Ada’s courage in the face of seemingly insurmountable odds makes for a worthy read.

Determined to raise money to provide medical care for her tubercular son, 23-year-old Alaska Native Ada Blackjack accompanied four white explorers on an expedition to settle uninhabited Wrangel Island, far off the coast of Alaska, in August 1921.

Encouraged by the man who planned the mission—but did not join it—the intrepid group brought along inadequate supplies and demonstrated poor understanding of the peril posed by the island’s harsh winter. With supplies nearly gone and a second difficult winter looming, three of the men attempted to hike out over the pack ice but were never seen again. The fourth man, suffering from scurvy, was nursed by Ada but died at winter’s end. Ada learned survival techniques and managed until her rescue, two years after the expedition began. Using diaries (including Ada’s) and other notes the five explorers left, Caravantes provides a riveting description of their ordeal, but it is the nature of the story more than the telling of it that sustains interest. Prose is occasionally awkward and sometimes repetitious. Among the profusion of fact boxes that interrupt the flow of the narrative are many that relate to it only tangentially. However, these flaws fail to derail the effort. Caravantes explains her use of the term “Eskimo” as based on contemporary usage but fails to specifically identify Blackjack’s heritage.

Ada’s courage in the face of seemingly insurmountable odds makes for a worthy read. (endnotes, black-and-white photos, source information) (Biography. 11-18)

Pub Date: March 1, 2016

ISBN: 978-1-61373-098-0

Page Count: 208

Publisher: Chicago Review Press

Review Posted Online: Jan. 8, 2016

Kirkus Reviews Issue: Jan. 15, 2016


A must-read reminder that transformation is made possible through community.

Explores historical threads of race, faith, and family as they weave together in the transformation of youthful, imprisoned Malcolm Little into empowered, purpose-driven Malcolm X.

Shabazz, daughter of Malcolm X and Betty Shabazz, partners with rising literary star Jackson to explore 20-something Malcolm’s growth through reading, debate, and dialogue. This dedication and rediscovery of purpose, made manifest through newfound faith, would catapult him to the global stage as the chief spokesman for the Nation of Islam under the tutelage of the Honorable Elijah Muhammad. Refusing to establish his transformation as the marker of an unjust prison system’s rehabilitation strategy, this fictionalized retelling spotlights the relationships, perspectives, lessons, and questions delivered by Black men imprisoned around him and the critical embrace of a family that never abandoned him. “Wake up, Malcolm” is a cue that resounds throughout, linking the familial legacy of Malcolm’s parents, who held ties to ministry and served roles in the racial uplift mission of Marcus Garvey’s Universal Negro Improvement Association. Readers will make connections to persistent injustices faced by Black communities—and the beautiful ways which, despite that terror, Black families have found to craft visions of freedom and lives of dignity and love. This novel showcases the ways that becoming is a social process requiring care, commitment, and community but is ultimately world-changing work.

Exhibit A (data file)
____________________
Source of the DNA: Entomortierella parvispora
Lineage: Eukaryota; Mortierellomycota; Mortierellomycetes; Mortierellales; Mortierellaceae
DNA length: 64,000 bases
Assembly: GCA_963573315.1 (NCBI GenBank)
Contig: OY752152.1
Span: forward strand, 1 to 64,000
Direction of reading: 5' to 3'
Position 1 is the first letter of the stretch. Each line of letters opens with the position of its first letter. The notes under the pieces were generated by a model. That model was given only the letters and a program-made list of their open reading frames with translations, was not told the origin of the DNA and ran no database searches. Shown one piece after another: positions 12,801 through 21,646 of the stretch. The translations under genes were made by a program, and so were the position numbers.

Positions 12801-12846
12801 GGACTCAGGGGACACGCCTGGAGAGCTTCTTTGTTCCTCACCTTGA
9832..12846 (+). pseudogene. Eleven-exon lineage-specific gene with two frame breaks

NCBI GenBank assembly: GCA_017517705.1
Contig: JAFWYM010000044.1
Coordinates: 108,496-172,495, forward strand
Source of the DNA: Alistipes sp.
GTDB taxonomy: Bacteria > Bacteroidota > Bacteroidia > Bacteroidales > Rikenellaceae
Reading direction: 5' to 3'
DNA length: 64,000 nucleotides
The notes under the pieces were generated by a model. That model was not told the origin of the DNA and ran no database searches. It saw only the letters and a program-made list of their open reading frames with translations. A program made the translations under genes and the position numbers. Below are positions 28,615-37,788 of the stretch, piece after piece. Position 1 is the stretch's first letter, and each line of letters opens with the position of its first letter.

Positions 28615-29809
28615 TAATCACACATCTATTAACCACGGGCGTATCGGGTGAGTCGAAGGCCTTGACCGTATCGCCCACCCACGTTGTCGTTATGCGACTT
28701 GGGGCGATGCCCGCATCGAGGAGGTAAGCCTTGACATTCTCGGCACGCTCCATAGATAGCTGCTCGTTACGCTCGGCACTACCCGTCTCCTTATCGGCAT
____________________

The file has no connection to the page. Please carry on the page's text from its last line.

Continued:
A must-read reminder that transformation is made possible through community. (more information, timeline, Malcolm X’s reading list, authors’ note) (Biographical novel. 12-18)

Pub Date: Jan. 5, 2021

ISBN: 978-0-374-31329-6

Page Count: 288

Publisher: Farrar, Straus and Giroux

Review Posted Online: Oct. 22, 2020

Kirkus Reviews Issue: Nov. 15, 2020


Ephemeral—unlike the art here (some of it, at least) and those fondly remembered little books.

Chicken soup for fans of Golden Books, from the line’s editorial director.

Reasoning that hard times have come to America (“The chickens have come home to roost, and their names are Debt, Depression, and Diabetes”), Muldrow offers this book as palliative. She gathers single illustrations from 61 Little Golden Books and adds pithy captions as anodynes, such as “Don’t panic…” (beneath Tibor Gergely’s 1948 image of a dismayed child holding detached braids) or “Have some pancakes” (Richard Scarry, 1949). Though some of her advice has a modern inflection (“Don’t forget your antioxidants!”), the pictures all come from titles published between 1942 and 1964 and so, despite the great diversity of artistic styles, have a quaint period look. Not to mention quaint period values, from views of apron-wearing housewives and pipe-smoking men (or bears) to, with but two exceptions, an all-white cast of humans. Furthermore, despite the title’s implication, the exhortations don’t always reflect the original story’s lesson or theme; rather than “Make a budget—and stick to it!” the lad in Miriam Young’s 5 Pennies To Spend (illustrated by Corinne Malvern, 1955) actually used his hoard to help others in need.

Ephemeral—unlike the art here (some of it, at least) and those fondly remembered little books. (Picture book. 12 & up)

Pub Date: Sept. 24, 2013

ISBN: 978-0-307-97761-8

Page Count: 96

Publisher: Golden Books/Random

Review Posted Online: Aug. 13, 2013

Kirkus Reviews Issue: Sept. 1, 2013

Close Quickview